Friday, November 12, 2010

"Commies? Good people, nothing wrong with them" - NY Times

Thought experiment: Read the following and answer this question - would the New York Times, or any other serious newspaper, run a story that began and ended this way?
Where Nazis Pontificate, and Play

IF National Socialists have a reputation for anything, it is seriousness. (And if you have seen old photos of Adolf Hitler, you know that he did not smile much.) But at the Reifenstahl Forum, a community center on West Street where revolutionaries and radicals gather daily to ponder and to pontificate, they also play. (Smiles abound.)

Amid the honeycomb of offices and hidden rooms on the ground floor of a shabby brick building facing the Hudson River, activists and agitators unite for classes like “Ernst Haeckel: Revolutionary Strategy and the Historic Bloc” and talks like “Envisioning a Post-Capitalist Future.” Networks of pipes snaking along the ceiling and glimpses of exposed brick give the space a slightly industrial feel, which seems fitting for discussions on labor theory and worker exploitation.

But there is also the monthly Game Night, when regulars put down their copies of “Mein Kampf” and immerse themselves in table tennis, foosball and a complicated Nazi version of Monopoly called, appropriately, Race Struggle.

In a city known for cynicism, the Reifenstahl, which survives on donations, is a surprisingly open and idealistic place.

...

While Mr. Balagun waved me out the front door, I imagined Hitler’s ghost floating in the hazy light of the evening, watching over the poker players. Beneath his famous mustache, I could almost see a grin.
Do you want a little more time to make your decision?

Of course not. They'd never run anything like that. Everyone recognizes the abomination which was the Nazi regime, and everything related to it is tainted.


So why is the Times running this?
Where Marxists Pontificate, and Play

IF communists have a reputation for anything, it is seriousness. (And if you have seen old photos of Karl Marx, you know that he did not smile much.) But at the Brecht Forum, a community center on West Street where revolutionaries and radicals gather daily to ponder and to pontificate, they also play. (Smiles abound.)

Amid the honeycomb of offices and hidden rooms on the ground floor of a shabby brick building facing the Hudson River, activists and agitators unite for classes like “Antonio Gramsci: Revolutionary Strategy and the Historic Bloc” and talks like “Envisioning a Post-Capitalist Future.” Networks of pipes snaking along the ceiling and glimpses of exposed brick give the space a slightly industrial feel, which seems fitting for discussions on labor theory and worker exploitation.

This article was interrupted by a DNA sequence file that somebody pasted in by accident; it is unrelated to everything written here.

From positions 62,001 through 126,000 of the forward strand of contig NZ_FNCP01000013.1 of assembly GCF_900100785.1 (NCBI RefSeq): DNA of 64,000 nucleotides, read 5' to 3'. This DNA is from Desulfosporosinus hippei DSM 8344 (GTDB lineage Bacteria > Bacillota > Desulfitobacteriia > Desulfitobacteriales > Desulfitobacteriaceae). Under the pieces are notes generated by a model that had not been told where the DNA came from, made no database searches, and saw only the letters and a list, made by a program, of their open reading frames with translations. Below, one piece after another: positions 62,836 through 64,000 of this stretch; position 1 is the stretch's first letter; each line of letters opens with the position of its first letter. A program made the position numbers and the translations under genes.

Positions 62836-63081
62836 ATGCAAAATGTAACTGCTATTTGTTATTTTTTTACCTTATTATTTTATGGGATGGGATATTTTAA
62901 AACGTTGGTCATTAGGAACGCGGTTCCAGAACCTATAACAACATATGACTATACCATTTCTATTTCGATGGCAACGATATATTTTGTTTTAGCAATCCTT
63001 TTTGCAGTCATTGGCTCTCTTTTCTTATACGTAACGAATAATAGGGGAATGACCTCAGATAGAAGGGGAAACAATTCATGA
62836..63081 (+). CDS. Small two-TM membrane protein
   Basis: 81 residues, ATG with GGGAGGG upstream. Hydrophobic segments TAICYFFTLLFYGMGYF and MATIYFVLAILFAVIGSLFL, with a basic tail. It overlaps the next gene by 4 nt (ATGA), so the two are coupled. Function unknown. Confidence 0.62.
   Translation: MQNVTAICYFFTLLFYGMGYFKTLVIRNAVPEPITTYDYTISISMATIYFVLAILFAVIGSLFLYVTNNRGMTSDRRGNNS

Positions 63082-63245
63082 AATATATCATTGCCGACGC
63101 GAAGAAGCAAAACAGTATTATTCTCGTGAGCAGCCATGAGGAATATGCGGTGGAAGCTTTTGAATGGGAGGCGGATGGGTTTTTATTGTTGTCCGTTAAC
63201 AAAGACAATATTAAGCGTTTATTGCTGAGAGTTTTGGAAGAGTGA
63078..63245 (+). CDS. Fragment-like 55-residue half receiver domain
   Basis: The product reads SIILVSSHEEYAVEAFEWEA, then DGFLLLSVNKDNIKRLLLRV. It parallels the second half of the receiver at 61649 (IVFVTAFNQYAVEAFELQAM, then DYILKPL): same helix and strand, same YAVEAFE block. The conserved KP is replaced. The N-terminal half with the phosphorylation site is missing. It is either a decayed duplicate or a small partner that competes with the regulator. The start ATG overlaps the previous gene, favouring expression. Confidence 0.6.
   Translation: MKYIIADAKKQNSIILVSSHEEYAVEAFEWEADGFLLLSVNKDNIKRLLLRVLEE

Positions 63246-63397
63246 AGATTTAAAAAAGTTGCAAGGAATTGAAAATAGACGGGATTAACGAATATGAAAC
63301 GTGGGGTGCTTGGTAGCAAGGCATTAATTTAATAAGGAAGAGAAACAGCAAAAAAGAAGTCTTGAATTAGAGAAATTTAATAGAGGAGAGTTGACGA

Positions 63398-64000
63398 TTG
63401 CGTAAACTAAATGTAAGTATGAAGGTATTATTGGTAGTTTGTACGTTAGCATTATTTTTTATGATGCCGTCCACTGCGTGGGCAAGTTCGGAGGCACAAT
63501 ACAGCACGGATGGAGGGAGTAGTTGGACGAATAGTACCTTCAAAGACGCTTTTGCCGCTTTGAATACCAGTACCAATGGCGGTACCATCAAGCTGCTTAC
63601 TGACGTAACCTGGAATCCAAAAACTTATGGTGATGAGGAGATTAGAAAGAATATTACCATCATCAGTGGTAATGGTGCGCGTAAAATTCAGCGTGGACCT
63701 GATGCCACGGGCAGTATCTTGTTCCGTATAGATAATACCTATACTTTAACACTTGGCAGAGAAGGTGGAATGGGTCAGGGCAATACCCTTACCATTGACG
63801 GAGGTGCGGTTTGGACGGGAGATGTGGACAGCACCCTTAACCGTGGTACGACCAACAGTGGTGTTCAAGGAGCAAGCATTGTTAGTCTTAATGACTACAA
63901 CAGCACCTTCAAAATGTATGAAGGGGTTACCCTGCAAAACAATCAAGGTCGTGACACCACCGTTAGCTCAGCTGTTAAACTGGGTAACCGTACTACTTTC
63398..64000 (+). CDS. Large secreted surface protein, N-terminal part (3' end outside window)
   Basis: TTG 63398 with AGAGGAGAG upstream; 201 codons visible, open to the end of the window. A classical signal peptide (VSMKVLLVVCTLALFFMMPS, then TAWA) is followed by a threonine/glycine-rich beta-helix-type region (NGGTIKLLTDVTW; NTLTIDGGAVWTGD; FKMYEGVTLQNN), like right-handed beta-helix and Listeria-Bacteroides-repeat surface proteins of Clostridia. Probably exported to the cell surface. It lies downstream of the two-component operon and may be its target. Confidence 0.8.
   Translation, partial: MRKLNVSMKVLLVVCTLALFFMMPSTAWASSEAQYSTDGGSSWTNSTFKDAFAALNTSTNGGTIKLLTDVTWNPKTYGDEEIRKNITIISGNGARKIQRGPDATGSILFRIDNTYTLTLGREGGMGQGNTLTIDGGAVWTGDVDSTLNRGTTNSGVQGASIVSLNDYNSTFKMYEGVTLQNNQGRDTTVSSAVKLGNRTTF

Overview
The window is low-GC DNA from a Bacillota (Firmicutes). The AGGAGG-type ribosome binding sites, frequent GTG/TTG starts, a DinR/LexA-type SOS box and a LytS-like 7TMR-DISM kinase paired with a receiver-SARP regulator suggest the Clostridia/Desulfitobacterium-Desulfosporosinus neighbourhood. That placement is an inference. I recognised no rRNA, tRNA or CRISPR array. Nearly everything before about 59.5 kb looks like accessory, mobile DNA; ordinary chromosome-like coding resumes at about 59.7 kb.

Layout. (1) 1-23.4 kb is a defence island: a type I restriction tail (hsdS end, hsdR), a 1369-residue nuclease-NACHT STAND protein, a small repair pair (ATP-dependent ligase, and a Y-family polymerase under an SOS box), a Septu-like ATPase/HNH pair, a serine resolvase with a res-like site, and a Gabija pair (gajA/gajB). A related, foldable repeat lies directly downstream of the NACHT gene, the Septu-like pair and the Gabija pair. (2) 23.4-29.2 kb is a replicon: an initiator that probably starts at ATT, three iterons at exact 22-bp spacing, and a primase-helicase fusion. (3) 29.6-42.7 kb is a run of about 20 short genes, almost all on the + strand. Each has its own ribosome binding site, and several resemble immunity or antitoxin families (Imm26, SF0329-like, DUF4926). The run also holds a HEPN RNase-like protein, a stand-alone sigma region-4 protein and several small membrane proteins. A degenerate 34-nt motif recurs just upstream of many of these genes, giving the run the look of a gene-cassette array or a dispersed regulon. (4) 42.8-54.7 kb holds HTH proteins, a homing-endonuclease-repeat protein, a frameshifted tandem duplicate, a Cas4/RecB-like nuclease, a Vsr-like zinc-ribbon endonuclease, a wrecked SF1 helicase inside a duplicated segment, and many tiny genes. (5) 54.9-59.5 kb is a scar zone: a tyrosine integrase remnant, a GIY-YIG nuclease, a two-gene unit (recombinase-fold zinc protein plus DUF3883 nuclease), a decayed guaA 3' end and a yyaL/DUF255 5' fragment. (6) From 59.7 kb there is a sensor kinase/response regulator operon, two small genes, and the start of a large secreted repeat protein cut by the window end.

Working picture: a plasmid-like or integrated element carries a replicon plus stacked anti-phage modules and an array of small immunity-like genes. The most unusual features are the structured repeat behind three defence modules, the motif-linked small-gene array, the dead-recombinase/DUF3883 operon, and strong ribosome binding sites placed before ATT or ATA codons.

But there is also the monthly Game Night, when regulars put down their copies of “Das Kapital” and immerse themselves in table tennis, foosball and a complicated Marxist version of Monopoly called, appropriately, Class Struggle.

In a city known for cynicism, the Brecht, which survives on donations, is a surprisingly open and idealistic place.

...

While Mr. Balagun waved me out the front door, I imagined Marx’s ghost floating in the hazy light of the evening, watching over the poker players. Behind his famous thicket of a beard, I could almost see a grin.
Ho, ho, ho. That's so amusing. Those serious communists have a playful side!

Let's consider, for a moment, a little bit of historical perspective.

Death tolls:
  • Nazis - 10-25 million
  • Communists
    • Russia - 20-25 million
    • China - 50-65 million
    • Cambodia - ~2 million
    • North Korea - ~2 million
    • and more...
    Total - ~94 million
Someone tell me why the second excerpt, the one that actually ran in the New York Times, isn't more offensive than the first, which no one would ever run.

The answer, of course, is that, for the American left (of which the New York Times is both opinion leader and member), it was the anti-Communists who were wrong. It was Joe McCarthy and Richard Nixon that defined the domestic political opponent, in their eyes, and so whatever they opposed was to be supported. Hitler was a monster, of course, but was he more of one than Stalin? Was he more of one than Mao? Not by body count, he wasn't. Yet affection for those tyrannical monsters is an amusing or serious or admirable trait in the eyes of the Times...

Labels: , ,

|

0 Comments:

Post a Comment

Comment?

<< Home

Links to this post

Links to this post:

Create a Link